This is our next installment of expanded and fleshed-out material from the How Games are Made podcast. Today we have a conversation between Nadya Lynova, Alexey Medov, and Sergey Galyonkin about the nuances of cultural adaptation of a game, when it turns from one game into a completely different one in order to appeal to players from other part of the world.
What is culturalization in a broad sense? It’s making a project fit into the cultural code accepted by the target country. During this integration, a game can undergo many different metamorphoses. The setting, characters, and even the storyline may change.
If we localize into Russian, it doesn’t mean that we thoroughly explain the content, because it still carries the cultural code that it was originally created in. It’s a different matter when it’s a very specific product (in this case, we were translating a game about the Three Kingdoms, which is part of Chinese history), when we realize that if we leave everything as it is, Russian players’ brains will explode because we know almost nothing about that part of history, and it’ll be almost impossible to keep track of these three hundred Chinese generals and their relationships. Something like this can ruin any potential interest in the product itself.
This is an interesting point, because localization from Chinese is based on an entirely different fundamental canon: The Three Kingdoms, Journey to the West. In China, there are three fundamental works that everyone knows so well that if you woke a Chinese person in the middle of the night and asked about the relationships between characters in one of these books, they’d give you an immediate answer, because for them it’s like Mumu for Russians, or like the Bible for anyone raised in Christian culture.
When the Chinese construct a story, it is built on this foundation with the understanding that the audience already knows the relationship between any given characters. And sometimes they want to add some clever twists to the story, so that even with all your background knowledge you would still be interested. But for an audience outside China that doesn’t have that background knowledge of what’s happening between the characters, it might as well be ancient Greek.
How can you localize this? I think it’s nearly impossible to localize.
NADEZHDA: Yes, it is a very complicated task. Our goal is to make the content clearer and more understandable for Russian players.
We do a draft translation from Chinese without making any adaptations to gain an understanding of how the characters interact, especially if the game is an MMORPG with character development, where a character’s role in the game may transform after several updates in.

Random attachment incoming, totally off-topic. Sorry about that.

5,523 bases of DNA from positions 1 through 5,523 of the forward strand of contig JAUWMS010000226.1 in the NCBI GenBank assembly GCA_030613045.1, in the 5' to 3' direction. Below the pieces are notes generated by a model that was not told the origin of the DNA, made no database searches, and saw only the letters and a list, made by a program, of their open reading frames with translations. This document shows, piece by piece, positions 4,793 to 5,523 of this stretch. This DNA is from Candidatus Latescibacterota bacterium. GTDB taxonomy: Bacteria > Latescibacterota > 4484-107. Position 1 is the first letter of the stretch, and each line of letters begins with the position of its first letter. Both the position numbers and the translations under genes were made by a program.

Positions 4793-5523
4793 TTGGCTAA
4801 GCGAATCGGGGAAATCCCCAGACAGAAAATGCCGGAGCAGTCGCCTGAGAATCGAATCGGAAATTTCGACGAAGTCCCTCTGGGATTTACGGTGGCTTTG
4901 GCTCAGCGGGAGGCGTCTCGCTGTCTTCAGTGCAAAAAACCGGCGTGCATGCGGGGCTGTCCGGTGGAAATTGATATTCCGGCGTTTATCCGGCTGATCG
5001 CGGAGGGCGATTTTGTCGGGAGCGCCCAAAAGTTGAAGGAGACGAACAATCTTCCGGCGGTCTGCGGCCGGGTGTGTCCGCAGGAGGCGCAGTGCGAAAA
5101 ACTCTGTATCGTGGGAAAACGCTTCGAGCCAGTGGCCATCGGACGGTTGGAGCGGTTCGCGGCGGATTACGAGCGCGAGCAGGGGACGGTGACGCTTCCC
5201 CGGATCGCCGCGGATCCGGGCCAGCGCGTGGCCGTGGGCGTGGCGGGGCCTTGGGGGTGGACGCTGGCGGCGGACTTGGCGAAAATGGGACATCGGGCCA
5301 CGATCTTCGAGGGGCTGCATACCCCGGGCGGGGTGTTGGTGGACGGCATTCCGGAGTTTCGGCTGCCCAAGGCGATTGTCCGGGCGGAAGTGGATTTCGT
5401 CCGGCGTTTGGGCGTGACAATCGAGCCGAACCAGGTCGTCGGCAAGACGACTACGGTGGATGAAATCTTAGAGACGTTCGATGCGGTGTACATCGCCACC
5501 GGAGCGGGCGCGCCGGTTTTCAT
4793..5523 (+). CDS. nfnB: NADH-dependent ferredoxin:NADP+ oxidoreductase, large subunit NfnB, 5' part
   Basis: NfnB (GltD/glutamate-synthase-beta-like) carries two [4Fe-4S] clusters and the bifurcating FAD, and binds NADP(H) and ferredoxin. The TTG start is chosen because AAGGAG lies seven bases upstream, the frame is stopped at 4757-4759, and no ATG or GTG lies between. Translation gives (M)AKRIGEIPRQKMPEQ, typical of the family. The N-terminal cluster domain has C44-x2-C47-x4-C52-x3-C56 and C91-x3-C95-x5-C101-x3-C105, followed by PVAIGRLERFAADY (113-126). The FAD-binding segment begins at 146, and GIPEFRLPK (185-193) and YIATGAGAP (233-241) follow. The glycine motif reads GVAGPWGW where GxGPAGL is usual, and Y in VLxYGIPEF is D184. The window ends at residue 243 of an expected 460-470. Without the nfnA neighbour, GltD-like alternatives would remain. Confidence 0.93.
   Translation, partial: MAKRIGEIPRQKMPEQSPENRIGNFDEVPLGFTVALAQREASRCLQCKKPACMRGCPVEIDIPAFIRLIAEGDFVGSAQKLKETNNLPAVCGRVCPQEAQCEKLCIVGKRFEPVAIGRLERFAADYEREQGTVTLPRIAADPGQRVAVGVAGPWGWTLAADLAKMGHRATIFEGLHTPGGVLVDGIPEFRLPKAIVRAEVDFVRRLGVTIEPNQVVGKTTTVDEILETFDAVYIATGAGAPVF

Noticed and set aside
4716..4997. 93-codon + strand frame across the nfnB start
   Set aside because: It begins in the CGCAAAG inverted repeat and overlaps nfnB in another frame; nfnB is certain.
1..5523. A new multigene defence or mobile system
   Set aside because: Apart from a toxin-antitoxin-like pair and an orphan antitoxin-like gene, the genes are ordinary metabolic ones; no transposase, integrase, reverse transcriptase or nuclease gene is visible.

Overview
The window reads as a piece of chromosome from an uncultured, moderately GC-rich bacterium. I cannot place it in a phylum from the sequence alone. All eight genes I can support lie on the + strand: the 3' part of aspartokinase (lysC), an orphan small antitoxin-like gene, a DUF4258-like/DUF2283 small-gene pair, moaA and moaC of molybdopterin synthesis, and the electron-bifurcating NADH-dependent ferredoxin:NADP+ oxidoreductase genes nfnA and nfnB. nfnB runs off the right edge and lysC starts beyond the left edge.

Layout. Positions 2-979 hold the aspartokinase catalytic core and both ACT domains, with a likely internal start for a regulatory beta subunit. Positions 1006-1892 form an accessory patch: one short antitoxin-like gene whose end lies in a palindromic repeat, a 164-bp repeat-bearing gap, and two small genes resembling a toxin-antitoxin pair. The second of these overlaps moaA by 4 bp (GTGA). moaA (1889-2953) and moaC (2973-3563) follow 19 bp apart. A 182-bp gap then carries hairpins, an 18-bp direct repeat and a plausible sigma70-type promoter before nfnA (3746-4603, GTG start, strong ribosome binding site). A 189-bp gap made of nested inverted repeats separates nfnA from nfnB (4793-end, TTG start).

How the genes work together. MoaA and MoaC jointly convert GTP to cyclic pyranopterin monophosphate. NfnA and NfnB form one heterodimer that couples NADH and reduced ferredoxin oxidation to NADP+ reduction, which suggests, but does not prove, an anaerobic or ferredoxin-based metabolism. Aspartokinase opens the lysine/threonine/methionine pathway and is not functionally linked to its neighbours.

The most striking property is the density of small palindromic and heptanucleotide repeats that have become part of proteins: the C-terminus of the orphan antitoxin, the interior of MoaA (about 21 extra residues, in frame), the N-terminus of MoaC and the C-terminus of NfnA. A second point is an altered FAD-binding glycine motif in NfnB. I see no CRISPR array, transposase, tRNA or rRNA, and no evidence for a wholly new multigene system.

First, we translate all the content to understand what correlations there are. Then we look at what definitely needs to be adapted to be understood, or what we can change slightly while preserving all the connections.
So, at this point we end up with a backbone of mechanics, all the game interactions, and main character profiles, while the storyline and side quest lines can be rewritten to make the story clearer and closer to Russian players. Names and geography can be also rewritten to evoke associations in the Russian audience without having to bore them with endless facts and details about Chinese culture that are irrelevant to them. The main principles of how the storyline develops and tangible elements of the game mechanics remain unchanged.
Adapt or leave as-is?
It’s important to note that this was a strategy game set in the Three Kingdoms. It’s a very specific point, because it’s about the history of Ancient China, which no one in Russia is really familiar with. But it’s also important to remember that, in itself, this strategy game isn’t an educational project, and is designed to be fun for its Chinese audience as well. But for us it would be like tackling a dense historical tome like One Hundred Years of Solitude where there are tons of names and everyone dies.
It’s important to understand that in cases where these setting and cultural codes are not really vital to the game, then you can change it however you want: replace things, invent your own content, if you want to, and are talented enough and willing to expend the effort. But there are very specific, complex “nerdy” games where, on the contrary, it’s crucial to preserve the cultural code down to the smallest details. For example, historical games that reproduce historical events, characters, and historical details extremely accurately. In these situations the goal is absolutely the opposite: don’t leave out any of the cultural code.
It’s a different kind of work, because this cultural code is foreign for us as Russian translators, and this leads to having to do serious research, which begins before we even start translating. In this case we need to make sure we’re focused on sticking to the goals, as this is more than just two approaches to one product, it’s different approaches to different products.